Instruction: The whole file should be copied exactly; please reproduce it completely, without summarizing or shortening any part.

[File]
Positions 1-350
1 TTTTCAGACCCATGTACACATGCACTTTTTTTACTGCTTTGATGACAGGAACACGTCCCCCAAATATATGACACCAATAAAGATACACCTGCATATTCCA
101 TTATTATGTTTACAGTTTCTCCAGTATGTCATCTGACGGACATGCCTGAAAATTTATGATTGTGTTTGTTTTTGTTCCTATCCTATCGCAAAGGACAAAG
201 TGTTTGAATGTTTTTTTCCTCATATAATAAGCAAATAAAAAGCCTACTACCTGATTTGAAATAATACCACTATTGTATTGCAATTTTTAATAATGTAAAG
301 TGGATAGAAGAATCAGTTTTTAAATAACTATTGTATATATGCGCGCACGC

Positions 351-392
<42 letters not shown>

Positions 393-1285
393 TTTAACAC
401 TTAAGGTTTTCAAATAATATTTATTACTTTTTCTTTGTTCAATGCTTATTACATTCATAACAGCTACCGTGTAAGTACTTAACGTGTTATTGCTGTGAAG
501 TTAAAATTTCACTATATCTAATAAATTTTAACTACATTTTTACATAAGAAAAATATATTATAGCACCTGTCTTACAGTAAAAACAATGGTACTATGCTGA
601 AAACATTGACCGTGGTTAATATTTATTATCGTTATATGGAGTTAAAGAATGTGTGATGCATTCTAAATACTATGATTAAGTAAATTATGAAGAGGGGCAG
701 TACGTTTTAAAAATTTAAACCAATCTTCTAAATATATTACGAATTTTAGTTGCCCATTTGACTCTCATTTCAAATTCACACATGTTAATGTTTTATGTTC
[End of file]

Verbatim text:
Positions 1-350
1 TTTTCAGACCCATGTACACATGCACTTTTTTTACTGCTTTGATGACAGGAACACGTCCCCCAAATATATGACACCAATAAAGATACACCTGCATATTCCA
101 TTATTATGTTTACAGTTTCTCCAGTATGTCATCTGACGGACATGCCTGAAAATTTATGATTGTGTTTGTTTTTGTTCCTATCCTATCGCAAAGGACAAAG
201 TGTTTGAATGTTTTTTTCCTCATATAATAAGCAAATAAAAAGCCTACTACCTGATTTGAAATAATACCACTATTGTATTGCAATTTTTAATAATGTAAAG
301 TGGATAGAAGAATCAGTTTTTAAATAACTATTGTATATATGCGCGCACGC

Positions 351-392
<42 letters not shown>

Positions 393-1285
393 TTTAACAC
401 TTAAGGTTTTCAAATAATATTTATTACTTTTTCTTTGTTCAATGCTTATTACATTCATAACAGCTACCGTGTAAGTACTTAACGTGTTATTGCTGTGAAG
501 TTAAAATTTCACTATATCTAATAAATTTTAACTACATTTTTACATAAGAAAAATATATTATAGCACCTGTCTTACAGTAAAAACAATGGTACTATGCTGA
601 AAACATTGACCGTGGTTAATATTTATTATCGTTATATGGAGTTAAAGAATGTGTGATGCATTCTAAATACTATGATTAAGTAAATTATGAAGAGGGGCAG
701 TACGTTTTAAAAATTTAAACCAATCTTCTAAATATATTACGAATTTTAGTTGCCCATTTGACTCTCATTTCAAATTCACACATGTTAATGTTTTATGTTC